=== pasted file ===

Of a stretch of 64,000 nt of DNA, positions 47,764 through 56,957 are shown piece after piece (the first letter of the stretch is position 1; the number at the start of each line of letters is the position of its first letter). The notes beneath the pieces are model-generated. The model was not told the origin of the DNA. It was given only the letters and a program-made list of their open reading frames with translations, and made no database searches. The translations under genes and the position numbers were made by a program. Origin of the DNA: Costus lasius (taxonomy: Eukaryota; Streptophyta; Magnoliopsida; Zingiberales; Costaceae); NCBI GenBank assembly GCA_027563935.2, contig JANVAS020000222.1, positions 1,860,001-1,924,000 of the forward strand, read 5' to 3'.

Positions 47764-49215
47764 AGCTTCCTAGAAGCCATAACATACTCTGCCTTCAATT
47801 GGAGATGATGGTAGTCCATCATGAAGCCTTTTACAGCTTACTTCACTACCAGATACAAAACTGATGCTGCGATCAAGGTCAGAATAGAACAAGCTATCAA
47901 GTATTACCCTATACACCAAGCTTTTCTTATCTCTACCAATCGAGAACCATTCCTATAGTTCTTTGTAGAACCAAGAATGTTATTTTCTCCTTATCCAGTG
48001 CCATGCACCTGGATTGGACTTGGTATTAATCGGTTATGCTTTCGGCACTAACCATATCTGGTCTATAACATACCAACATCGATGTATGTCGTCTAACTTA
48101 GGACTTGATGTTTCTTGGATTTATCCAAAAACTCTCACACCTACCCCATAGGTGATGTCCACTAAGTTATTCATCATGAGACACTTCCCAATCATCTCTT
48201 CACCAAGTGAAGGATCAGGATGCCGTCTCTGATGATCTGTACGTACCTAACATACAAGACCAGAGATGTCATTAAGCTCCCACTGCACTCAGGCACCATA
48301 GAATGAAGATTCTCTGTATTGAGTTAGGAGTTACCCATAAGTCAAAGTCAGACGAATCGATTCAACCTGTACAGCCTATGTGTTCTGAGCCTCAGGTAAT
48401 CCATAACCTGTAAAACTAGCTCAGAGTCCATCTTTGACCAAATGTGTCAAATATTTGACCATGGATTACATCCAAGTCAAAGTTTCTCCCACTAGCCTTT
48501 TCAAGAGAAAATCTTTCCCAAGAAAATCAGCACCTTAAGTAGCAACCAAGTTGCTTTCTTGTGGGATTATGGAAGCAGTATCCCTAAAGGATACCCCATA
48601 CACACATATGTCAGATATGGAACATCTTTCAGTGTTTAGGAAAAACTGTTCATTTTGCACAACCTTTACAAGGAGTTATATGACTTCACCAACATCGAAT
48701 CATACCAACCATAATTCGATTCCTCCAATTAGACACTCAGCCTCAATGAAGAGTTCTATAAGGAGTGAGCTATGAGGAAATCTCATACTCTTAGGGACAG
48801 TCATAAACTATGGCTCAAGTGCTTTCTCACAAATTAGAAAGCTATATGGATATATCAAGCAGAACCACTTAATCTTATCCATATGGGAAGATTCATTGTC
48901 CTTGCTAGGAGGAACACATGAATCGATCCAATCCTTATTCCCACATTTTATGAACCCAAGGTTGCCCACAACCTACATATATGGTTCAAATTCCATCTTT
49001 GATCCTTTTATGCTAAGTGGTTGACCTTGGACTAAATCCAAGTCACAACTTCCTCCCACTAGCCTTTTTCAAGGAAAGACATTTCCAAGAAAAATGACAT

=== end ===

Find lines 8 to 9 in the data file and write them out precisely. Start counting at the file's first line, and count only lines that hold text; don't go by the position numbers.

48201 CACCAAGTGAAGGATCAGGATGCCGTCTCTGATGATCTGTACGTACCTAACATACAAGACCAGAGATGTCATTAAGCTCCCACTGCACTCAGGCACCATA
48301 GAATGAAGATTCTCTGTATTGAGTTAGGAGTTACCCATAAGTCAAAGTCAGACGAATCGATTCAACCTGTACAGCCTATGTGTTCTGAGCCTCAGGTAAT